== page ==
The review was also asked to look at how the NHS Litigation Authority might incentivise candour by seeking reimbursements from trusts in cases where they had not been candid with a patient or family about a patient safety incident which then turns into a claim. The review concludes that this should be explored further by the Government through consultation.

Professor Norman Williams, President of the Royal College of Surgeons said:

“The evidence that we heard during the course of this review reaffirms what we already knew: that when things do go wrong, patients and their families want to be told honestly about what happened, how it might be corrected and to know that it will not happen to someone else.

“Medical care is inherently risky and staff are not infallible. Errors will always be made and clinical staff will always find themselves in the position of having to discuss harm, or potential harm, with a patient.

“A willingness to be open with patients must also include honesty about organisational problems that may have contributed to harm, such as losing notes, problems with discharging patients or poor management of resources. What matters is for organisations to support staff to be honest about those errors, learn from them, apologise when it’s the right thing to do and then improve the care and treatment in order to minimise harm in the future.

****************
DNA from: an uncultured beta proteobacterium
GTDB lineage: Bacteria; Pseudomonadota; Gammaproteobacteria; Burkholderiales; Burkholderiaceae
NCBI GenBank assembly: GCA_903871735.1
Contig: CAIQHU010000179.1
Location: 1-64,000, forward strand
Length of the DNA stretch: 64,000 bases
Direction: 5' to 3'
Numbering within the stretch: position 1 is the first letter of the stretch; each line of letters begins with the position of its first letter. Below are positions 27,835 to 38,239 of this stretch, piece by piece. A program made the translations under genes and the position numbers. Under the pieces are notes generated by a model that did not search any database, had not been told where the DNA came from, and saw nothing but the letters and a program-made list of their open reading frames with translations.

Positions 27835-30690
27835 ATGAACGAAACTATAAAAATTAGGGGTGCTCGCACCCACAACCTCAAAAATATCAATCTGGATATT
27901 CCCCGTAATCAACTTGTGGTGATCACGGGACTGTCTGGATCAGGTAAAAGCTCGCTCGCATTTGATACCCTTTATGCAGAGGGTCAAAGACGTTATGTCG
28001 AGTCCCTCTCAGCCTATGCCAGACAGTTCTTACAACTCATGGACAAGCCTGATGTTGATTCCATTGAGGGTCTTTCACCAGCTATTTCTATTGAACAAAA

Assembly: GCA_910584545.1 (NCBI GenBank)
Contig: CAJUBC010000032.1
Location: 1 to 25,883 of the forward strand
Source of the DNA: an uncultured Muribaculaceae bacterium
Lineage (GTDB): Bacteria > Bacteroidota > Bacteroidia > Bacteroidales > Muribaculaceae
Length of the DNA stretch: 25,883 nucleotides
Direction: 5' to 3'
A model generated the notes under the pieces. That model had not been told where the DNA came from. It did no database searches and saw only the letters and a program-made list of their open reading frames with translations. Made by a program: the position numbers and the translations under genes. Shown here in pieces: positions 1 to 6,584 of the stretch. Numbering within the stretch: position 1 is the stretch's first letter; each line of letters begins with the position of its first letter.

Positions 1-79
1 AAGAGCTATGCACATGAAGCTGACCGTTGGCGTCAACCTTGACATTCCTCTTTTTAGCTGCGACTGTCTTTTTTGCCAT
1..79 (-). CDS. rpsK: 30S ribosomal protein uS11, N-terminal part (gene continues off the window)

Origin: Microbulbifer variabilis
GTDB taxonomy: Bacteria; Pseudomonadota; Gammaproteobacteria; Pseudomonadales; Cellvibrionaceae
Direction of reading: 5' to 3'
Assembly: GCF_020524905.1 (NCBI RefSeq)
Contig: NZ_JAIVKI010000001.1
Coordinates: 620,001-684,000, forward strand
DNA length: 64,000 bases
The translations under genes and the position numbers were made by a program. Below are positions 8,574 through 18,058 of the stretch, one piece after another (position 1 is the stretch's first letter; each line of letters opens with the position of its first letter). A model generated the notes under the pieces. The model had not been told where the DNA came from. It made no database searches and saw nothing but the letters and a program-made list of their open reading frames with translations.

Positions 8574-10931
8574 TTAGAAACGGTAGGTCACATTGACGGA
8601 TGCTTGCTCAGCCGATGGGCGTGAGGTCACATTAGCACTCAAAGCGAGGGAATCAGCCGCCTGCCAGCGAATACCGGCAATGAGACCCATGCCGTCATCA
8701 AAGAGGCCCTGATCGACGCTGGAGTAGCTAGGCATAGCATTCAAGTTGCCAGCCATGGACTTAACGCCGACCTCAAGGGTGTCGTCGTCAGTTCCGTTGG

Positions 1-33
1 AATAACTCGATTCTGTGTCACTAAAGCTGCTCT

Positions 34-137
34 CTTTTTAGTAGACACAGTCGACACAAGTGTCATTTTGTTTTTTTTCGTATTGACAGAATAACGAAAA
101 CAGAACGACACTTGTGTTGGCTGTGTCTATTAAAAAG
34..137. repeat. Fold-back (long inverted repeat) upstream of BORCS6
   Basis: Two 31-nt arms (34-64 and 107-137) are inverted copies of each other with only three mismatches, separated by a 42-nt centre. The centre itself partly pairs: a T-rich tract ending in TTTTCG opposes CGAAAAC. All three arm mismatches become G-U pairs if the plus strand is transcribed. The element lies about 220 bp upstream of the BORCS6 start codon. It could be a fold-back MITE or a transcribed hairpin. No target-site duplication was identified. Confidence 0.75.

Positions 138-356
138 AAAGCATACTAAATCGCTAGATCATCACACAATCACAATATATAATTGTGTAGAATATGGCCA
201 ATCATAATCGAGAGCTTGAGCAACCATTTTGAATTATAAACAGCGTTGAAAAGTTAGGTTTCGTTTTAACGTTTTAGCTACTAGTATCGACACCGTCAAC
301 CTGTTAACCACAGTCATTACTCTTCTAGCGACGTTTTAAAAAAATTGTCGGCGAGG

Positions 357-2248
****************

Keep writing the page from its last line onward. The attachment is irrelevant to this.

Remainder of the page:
“We hope that the review will play an important role in helping to create a culture of openness and honesty which always places the safety and needs of a patient above the reputation of an organisation.”

Sir David Dalton, chief executive of Salford Royal NHS Foundation Trust said:

“We believe that a duty of candour can make a highly important contribution to creating a culture of openness. Above all, it will require a commitment from hospitals and GP practices to create effective systems for training and supporting staff. This is not about creating a new bureaucracy but about ensuring that staff can know that there is a very strong incentive and support to be open, and learn from errors.

“We don’t underestimate how difficult or challenging this can be for many organisations, but that is not a reason to hold back from placing that expectation upon the provider of healthcare. As our report says, it is crucially important that organisations create a culture where staff feel supported in reporting errors and speaking honestly to patients and their families if something unexpected happens. It is vital that both staff and patients then know that lessons will be learned and systems will be improved.

“If the NHS embraces this new culture and takes it seriously - thinking about all the things you would need to put in place to make a reality of candour – this could be the basis of a profound change to the ways in which organisations and staff interact with patients.”

The government is expected to publish its response to the review in the next few weeks.

Notes to editors

Read a copy of the review ‘Building a Culture of Candour